The sidewalk is littered with
246 celebrity hand and footprints
that draw in 4.5 million visitors
a year, many of whom put their
own hands and feet on them. The
site began as an accident in 1927
when Norma Talmadge, a famous
actress in the 1920s, stepped into
wet cement. Creator and owner of
the theater, Sid Grauman, decided
to make the hand and footprints a
“The stars are selected based on
the longevity of their career,” said
Levi Tinker, a tour guide at the
Grauman Theatre. “Stars who will
be around 10 to 20 years from now
are picked so people know who
they are.”
Millions of fans touch to these
prints. But nobody does their
disinfection. So before you’ll
“measure” your idol’s hands or feet
sizes, you should put on gloves or
wash your hands after it properly.
For germ-conscious travelers,
Tinker says the concrete is mopped
daily and pressure washed once a
3. Blarney Stone in Blarney, Where the Blarney Stone came
from and how it got to Ireland is
a matter of debate. One old tale
goes: Once upon a time, the king of
Ireland saved a woman drowning
in Blarney Lake. The woman
told the king that if he kissed the
stone, he would receive the gift of
eloquence. Thus, the tradition of
kissing the Blarney stone was born.
Yearly, about 400,000 people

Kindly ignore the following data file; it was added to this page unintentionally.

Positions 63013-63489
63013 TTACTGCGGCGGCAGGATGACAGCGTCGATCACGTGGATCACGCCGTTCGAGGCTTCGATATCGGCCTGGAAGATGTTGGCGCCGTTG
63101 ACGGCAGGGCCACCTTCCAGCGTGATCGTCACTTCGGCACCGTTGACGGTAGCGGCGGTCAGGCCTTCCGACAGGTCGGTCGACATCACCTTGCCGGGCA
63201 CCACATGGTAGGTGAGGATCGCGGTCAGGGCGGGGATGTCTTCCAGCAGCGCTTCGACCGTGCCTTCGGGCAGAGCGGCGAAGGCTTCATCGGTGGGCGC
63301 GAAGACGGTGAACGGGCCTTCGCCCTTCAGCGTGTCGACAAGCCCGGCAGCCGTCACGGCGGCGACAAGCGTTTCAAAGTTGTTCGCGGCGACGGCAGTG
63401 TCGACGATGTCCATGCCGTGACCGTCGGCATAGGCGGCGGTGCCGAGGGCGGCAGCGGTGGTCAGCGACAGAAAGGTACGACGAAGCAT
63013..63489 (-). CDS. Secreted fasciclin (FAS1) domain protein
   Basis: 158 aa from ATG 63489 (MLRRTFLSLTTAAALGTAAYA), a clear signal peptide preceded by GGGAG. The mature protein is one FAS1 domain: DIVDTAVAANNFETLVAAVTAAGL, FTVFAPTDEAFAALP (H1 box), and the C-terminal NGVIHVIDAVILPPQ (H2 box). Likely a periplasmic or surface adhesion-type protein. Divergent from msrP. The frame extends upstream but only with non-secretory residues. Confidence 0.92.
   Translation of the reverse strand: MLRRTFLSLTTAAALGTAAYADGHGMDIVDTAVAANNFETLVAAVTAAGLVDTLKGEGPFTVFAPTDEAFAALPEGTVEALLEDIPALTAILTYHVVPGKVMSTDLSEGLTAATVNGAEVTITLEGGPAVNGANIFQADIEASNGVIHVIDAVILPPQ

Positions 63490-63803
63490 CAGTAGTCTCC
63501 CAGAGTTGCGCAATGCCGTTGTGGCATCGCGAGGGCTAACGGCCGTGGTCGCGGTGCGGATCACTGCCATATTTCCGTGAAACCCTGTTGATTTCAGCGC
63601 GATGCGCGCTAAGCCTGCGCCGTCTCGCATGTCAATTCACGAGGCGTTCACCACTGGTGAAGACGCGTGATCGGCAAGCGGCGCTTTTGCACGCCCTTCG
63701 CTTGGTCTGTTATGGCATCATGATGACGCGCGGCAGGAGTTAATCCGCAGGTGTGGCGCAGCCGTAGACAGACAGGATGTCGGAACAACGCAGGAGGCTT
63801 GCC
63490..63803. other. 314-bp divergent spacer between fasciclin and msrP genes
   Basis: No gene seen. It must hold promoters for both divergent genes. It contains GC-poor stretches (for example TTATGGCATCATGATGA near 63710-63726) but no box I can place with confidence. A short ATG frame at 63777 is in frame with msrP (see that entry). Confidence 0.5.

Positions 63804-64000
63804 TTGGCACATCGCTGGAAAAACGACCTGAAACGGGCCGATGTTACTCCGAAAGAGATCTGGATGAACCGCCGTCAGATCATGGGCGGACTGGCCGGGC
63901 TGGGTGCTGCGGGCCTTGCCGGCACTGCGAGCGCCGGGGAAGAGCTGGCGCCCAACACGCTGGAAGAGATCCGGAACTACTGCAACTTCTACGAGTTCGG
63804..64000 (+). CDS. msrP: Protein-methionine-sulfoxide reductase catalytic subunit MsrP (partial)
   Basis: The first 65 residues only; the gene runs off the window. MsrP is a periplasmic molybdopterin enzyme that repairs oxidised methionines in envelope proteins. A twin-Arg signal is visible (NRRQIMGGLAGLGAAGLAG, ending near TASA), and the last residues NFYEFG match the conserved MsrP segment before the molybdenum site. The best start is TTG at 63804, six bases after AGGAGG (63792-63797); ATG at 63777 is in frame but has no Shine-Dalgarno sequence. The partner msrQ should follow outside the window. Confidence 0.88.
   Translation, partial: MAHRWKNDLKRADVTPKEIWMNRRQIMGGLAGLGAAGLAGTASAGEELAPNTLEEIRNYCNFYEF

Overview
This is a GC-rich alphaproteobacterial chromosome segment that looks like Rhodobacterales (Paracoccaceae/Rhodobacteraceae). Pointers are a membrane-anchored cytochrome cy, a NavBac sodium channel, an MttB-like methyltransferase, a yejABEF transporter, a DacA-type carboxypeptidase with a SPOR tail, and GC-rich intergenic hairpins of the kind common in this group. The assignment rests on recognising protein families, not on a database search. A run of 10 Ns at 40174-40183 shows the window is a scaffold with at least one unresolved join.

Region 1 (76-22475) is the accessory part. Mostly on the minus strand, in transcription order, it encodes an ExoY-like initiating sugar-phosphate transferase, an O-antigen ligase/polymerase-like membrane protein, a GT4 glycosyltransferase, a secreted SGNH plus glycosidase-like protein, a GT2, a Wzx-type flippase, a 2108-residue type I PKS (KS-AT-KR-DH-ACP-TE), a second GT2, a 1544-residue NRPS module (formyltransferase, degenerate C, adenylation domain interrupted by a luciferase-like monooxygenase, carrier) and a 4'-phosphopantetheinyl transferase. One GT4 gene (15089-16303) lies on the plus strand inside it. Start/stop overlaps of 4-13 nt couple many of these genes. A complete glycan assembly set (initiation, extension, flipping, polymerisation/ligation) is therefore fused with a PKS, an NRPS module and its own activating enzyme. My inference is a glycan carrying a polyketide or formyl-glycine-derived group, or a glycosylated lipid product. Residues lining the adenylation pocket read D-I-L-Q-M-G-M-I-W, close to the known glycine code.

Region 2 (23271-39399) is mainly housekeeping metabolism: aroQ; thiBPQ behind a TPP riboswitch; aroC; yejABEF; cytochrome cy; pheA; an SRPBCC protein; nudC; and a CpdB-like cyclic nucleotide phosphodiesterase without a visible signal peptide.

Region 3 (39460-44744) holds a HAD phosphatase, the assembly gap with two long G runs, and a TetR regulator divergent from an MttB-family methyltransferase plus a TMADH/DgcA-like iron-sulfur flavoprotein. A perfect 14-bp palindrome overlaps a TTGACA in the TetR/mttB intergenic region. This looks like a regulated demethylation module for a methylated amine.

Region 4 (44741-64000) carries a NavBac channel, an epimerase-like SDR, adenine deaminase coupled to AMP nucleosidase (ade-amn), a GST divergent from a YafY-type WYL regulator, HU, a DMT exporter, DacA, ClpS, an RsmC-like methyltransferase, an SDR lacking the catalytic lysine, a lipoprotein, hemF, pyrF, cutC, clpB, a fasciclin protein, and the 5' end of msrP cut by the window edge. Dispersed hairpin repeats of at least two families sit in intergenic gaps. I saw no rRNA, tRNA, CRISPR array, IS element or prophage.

kissed the stone, says a spokesman
for Blarney Castle & Gardens. To do
so, the person must be hung upside
down to kiss the rock. Some people
prefer watching to smooching.
4.St. Mark’s Square in Venice,
In the heart of Venice, Italy, lies
St. Mark’s Square, also known as
Piazza San Marco, where both
tourists and pigeons flock. Each
year, more than 2 million visitors
venture to St. Mark’s Square to see
the Doge’s Palace and St. Mark’s
Thousands of the dirty birds
crowd the square sometimes
leaving their droppings or attacking
visitors. Some fearless visitors who aren’t worried about germs
snap pictures with the birds. But
health experts warn that birds are
notorious for carrying dangerous
germs and viruses.
In 2007, city officials have worked
hard to remove the pigeons from
the square. They have banned
people from feeding them and
have even started trapping the
birds in nets, significantly reducing
the pigeon population. If you want
to see the famous pigeons, go soon.
5. Oscar Wilde’s Tomb in Paris,
It’s an unusual site in the Père
Lachaise Cemetery in Paris. author
and playwright Oscar Wilde’s
body rests in a tomb speckled with
lipstick marks from visitors from
all over the world showing their
literary appreciation.
Wilde, who died in 1900 from
cerebral meningitis, continues to be
a celebrated literary figure today and
his famous for his tabooed sexuality
at the time and his novels such as
“The Picture of Dorian Gray.”
The kisses display a rainbow
of colors so much so that travel
experts say Oscar Wilde’s name
on the tomb can be hard to discern
One TripAdvisor traveler wrote
after visiting the grave, “The
tombstone of Oscar Wilde is … well,
wild, excuse the pun.”
Sourced from TripAdvisor